Holmen Iggesund’s Workington mill is powered almost entirely on bioenergy, partly from willow trees. Up to 35 per cent of the mill’s bioenergy is fed into the UK’s national electricity grid.
The mill, which produces Incada paperboard, has managed to substantially reduce its fossil energy usage since investing in a biomass-fuelled combined heat and power (CHP) plant in 2013. The switch from natural gas to biomass has resulted in fossil carbon dioxide emission reductions of 190,000 tonnes a year – equivalent to the annual emissions of 65,000 cars.
The benefits from this sustainability initiative don’t end here – the switch to renewable energy has helped the local community as well. Some of the biomass that is fed into the CHP plant comes from farms in northern England and Scotland, and is the result of a joint venture with local farmers to grow and sell energy crops from their less fertile land to Iggesund.
Willow (Salix) was selected as the energy crop in the region due to its suitability in northern temperate zones. The willow thrives in the cool, wet conditions and soil types of Cumbria, and has been cultivated for several decades as an energy crop in other parts of the UK and Scandinavia as well. The willows are cultivated for the production of wood chips, which are harvested and transported with the help of Iggesund, and then fed into Workington’s CHP system at the mill.
Planted in the spring, willow is a short rotation coppice (SRC) crop that produces its first crop after just three years, and can then be harvested every second or third year. As with other trees, willows absorb carbon dioxide from the atmosphere. They give a high yield, have a high-energy value, and improve the soil for subsequent crops, should a farmer wish to grow something else. At the end of the willow’s productive life (20-25 years) the land can be returned to conventional cropping.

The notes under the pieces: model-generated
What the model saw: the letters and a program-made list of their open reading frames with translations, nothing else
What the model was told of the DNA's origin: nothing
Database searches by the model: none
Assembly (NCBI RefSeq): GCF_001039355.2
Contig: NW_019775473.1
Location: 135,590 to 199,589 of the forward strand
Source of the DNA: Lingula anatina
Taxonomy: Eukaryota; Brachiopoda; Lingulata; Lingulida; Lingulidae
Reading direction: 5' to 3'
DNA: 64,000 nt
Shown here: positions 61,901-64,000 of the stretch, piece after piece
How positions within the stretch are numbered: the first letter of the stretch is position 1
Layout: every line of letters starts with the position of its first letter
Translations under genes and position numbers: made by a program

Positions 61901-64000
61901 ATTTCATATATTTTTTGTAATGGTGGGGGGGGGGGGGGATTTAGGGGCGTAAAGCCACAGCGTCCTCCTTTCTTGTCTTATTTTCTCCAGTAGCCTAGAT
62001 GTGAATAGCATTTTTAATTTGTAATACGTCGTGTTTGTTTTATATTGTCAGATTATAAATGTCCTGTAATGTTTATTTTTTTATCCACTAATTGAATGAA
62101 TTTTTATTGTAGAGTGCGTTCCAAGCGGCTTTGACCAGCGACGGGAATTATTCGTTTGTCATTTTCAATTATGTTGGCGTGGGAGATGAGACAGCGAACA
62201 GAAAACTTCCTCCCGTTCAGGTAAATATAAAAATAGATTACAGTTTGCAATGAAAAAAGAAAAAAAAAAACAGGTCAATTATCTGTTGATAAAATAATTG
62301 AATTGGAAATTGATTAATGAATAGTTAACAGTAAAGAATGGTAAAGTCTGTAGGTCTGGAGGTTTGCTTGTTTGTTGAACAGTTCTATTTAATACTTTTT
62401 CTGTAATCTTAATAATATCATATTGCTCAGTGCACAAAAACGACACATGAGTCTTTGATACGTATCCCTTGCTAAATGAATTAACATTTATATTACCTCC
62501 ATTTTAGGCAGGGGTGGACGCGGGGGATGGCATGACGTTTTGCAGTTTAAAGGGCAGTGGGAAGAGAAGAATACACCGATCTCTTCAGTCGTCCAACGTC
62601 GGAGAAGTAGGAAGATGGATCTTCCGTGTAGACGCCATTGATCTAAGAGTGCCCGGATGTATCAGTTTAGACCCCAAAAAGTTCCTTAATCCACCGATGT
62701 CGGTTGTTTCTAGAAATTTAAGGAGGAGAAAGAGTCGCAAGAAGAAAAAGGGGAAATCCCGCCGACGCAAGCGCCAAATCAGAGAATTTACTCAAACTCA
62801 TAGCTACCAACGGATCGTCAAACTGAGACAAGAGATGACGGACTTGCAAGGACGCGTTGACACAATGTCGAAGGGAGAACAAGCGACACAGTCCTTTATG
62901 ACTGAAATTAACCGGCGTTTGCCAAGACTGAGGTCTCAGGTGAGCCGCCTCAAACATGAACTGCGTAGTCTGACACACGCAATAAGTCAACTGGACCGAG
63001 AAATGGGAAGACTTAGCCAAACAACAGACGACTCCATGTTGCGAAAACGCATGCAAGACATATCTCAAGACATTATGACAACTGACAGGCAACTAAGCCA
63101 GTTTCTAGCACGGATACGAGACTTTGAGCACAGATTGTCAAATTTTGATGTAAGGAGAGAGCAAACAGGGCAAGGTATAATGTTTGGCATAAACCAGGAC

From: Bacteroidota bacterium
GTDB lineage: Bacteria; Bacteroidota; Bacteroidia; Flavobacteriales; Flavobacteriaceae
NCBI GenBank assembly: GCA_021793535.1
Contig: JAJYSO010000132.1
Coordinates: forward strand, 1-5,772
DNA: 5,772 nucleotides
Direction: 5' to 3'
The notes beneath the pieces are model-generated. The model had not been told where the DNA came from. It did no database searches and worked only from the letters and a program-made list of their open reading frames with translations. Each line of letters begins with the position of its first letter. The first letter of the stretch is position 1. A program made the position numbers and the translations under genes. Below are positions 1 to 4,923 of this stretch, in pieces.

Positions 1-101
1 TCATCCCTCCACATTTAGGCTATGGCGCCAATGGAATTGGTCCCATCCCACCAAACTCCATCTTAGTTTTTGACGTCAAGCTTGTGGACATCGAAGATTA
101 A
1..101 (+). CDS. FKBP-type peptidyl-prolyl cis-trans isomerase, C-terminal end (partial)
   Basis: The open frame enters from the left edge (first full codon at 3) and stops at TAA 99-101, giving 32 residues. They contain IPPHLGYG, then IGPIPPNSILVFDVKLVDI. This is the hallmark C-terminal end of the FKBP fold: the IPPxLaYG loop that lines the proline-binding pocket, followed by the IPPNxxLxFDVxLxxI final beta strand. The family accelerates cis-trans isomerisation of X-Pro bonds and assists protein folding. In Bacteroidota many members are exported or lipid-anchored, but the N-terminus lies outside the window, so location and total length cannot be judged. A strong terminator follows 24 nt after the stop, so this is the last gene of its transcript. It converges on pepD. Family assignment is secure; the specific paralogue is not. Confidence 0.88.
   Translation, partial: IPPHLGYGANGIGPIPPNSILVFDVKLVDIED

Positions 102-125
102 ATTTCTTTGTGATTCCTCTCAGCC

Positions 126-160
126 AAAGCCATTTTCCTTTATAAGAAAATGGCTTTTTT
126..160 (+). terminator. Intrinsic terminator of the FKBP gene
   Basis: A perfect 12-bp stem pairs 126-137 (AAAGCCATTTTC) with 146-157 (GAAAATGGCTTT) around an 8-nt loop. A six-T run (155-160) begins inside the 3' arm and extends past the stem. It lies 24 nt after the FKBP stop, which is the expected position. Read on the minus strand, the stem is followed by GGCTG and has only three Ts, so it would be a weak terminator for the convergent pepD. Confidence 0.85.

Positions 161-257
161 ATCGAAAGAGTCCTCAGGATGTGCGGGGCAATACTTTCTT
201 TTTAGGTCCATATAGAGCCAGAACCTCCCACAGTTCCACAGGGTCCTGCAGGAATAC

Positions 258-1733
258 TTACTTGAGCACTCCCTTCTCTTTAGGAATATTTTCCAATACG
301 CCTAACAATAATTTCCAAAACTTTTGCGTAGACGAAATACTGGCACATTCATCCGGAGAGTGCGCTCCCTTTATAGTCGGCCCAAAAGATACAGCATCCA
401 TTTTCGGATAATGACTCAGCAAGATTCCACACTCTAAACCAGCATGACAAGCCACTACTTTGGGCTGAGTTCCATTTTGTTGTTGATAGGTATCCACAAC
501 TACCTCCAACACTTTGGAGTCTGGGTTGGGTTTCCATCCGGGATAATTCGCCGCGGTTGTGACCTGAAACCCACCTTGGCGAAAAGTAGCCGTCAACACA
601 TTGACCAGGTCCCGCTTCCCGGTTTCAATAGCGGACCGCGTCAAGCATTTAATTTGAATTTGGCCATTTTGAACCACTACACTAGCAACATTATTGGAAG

The Workington Mill project began with recommendations from the UK’s Department for Environment, Food & Rural Affairs that parts of Cumbria were highly suitable for energy crops. As the project developed, it became evident that the crops also help to counteract the effects of flooding and lead to greater biodiversity.
“It’s been an exciting journey. We began in a situation where many farmers were sceptical. But gradually, as they saw our commitment and our calculations for how they could earn more from their less fertile land, more and more of them joined our project,” says Michael McNiven, Harvesting Manager at Holmen Iggesund in Workington. “Yet another advantage of energy crops – in our case short rotation coppice willow – is that they give a good yield on less fertile land and do not lay claim to land that is better suited to food production.”
This initiative, which has created a new source of income for close to 200 farms in Northern England and Scotland (nearly GBP 700,000 was paid to farmers in 2020), was awarded the Rushlight Bioenergy Award in 2019. The Rushlight awards support and promote the latest clean technologies, innovations, initiatives and deployment projects for businesses and other organisations throughout the UK and internationally.
Today, Holmen Iggesund has also taken up the plough with its own eight-hectare willow energy crop on the land adjoining the Workington Mill.